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Dennis: Like Alaska, put part of ND's oil-tax fund in stocks

A billion here, a billion there ... And pretty soon, you're talking about the Alaska Permanent Fund, which reached a new high of about $45 billion at the end of March.

North Dakota may have topped Alaska in oil production, but North Dakota's oil tax "Legacy Fund" has a long way to go before it catches up with its Alaskan sibling.

The North Dakota fund is closing in on $1 billion, The Associated Press reported. That's a lot of money, but Alaska's mammoth fund -- which last year, sent out checks for $878 to every Alaskan -- shows the real potential of a fund that's well-managed over time.

With this in mind, it's worth considering the investment philosophy that governs the Alaska Permanent Fund, considering the fund's long-term success and the fact that North Dakota's fund officers now are debating whether to buy stocks with a portion of the North Dakota fund.

As the AP reported, "the seven-member North Dakota Legacy Fund advisory board, created by the Legislature, now wants to build on the fund with a broader investment policy by placing 50 percent of the money in stocks and other types of investments."

That's old news in Alaska, where the Permanent Fund's managers have invested conservatively in the stock market for decades.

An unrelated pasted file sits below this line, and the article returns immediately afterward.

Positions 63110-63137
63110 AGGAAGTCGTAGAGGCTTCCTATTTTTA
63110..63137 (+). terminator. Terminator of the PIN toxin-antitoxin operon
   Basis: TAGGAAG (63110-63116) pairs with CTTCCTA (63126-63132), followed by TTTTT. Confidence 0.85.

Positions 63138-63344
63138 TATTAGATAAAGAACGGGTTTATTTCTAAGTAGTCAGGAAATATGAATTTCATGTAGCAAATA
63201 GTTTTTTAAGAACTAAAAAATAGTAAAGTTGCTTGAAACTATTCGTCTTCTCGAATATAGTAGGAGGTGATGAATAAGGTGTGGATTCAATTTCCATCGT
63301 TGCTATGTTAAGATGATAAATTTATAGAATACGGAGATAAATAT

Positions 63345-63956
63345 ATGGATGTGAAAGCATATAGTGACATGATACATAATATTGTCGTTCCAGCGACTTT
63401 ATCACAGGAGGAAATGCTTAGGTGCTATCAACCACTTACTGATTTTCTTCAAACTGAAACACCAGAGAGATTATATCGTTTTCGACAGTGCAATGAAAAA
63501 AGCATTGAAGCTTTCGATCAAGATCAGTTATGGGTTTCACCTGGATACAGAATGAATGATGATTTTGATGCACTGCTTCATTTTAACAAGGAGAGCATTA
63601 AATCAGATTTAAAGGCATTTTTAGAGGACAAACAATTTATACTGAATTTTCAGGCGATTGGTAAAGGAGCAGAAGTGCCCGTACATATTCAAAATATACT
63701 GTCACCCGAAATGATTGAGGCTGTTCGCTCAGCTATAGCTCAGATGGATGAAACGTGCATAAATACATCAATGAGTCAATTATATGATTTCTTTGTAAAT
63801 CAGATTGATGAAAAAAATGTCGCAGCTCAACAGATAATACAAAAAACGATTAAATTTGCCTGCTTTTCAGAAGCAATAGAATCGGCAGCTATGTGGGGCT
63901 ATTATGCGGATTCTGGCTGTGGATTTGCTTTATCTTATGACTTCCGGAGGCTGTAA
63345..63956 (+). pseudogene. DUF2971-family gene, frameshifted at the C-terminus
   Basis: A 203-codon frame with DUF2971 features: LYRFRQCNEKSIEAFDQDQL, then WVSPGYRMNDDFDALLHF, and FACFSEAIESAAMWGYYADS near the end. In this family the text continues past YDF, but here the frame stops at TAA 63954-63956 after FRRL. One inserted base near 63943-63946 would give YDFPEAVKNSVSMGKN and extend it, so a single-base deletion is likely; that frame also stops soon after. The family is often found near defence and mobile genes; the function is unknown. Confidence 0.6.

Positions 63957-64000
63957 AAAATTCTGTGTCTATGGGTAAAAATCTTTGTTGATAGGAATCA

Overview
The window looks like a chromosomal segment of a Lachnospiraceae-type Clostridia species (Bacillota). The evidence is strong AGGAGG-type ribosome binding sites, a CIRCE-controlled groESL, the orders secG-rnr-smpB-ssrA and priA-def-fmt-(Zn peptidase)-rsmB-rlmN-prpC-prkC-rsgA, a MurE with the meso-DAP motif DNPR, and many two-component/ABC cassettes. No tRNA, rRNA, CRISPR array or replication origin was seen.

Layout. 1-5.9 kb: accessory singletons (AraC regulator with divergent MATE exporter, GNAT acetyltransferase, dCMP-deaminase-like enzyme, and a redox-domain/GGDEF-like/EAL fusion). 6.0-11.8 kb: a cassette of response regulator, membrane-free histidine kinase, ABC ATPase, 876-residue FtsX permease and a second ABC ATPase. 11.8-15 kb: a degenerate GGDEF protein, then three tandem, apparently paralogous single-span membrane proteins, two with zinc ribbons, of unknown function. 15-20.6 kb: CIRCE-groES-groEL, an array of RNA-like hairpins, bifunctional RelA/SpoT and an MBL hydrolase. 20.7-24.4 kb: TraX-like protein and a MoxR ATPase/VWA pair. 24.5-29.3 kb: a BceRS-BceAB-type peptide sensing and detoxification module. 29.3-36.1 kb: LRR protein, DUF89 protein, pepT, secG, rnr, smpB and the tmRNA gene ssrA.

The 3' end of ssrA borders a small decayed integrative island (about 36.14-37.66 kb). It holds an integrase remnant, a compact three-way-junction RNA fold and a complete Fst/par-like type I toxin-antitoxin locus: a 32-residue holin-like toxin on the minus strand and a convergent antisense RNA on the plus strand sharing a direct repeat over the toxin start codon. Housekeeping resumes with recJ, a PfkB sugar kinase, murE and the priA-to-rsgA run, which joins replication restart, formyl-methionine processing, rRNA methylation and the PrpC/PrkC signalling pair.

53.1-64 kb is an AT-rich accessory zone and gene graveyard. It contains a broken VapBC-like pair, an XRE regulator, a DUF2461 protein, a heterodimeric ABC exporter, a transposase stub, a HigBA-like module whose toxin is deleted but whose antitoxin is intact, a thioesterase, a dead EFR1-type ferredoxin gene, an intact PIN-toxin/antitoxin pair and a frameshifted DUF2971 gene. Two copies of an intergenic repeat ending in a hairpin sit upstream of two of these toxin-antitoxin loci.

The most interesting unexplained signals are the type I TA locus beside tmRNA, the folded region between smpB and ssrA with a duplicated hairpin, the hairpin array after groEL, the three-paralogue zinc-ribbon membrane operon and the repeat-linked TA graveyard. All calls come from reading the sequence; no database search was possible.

Here's the philosophy of the Alaska fund's manager, the Alaska Permanent Fund Corp. and its board: "One of the most important things that the board does is to review, adopt and monitor an asset allocation that achieves a 5 percent (above inflation) rate of return in accordance with the Prudent Expert Rule.

"The Prudent Expert Rule charges fiduciaries to act with discretion and intelligence, to seek reasonable income, preserve capital and, in general, avoid speculative investments."

That's an utterly reasonable philosophy, especially because the managers of the North Dakota fund are talking about putting only 50 percent of the fund into stocks and similar investments.

As Alaska's experience shows, it's entirely possible to manage a sovereign wealth fund for long-term and dependable growth. Prudence, conservatism and care are the keys.

Using those watchwords, Alaska's fund managers started investing in stocks in 1983, then went 19 years before experiencing a negative annual return, which happened during the bear market of 2002. The process isn't risk-free. But the risk is moderate, and Alaska's success at managing it shows that the job can be done. North Dakota should make the change.

Dennis is the opinion editor of the Grand Forks Herald, which is owned by Forum News Service. Email him at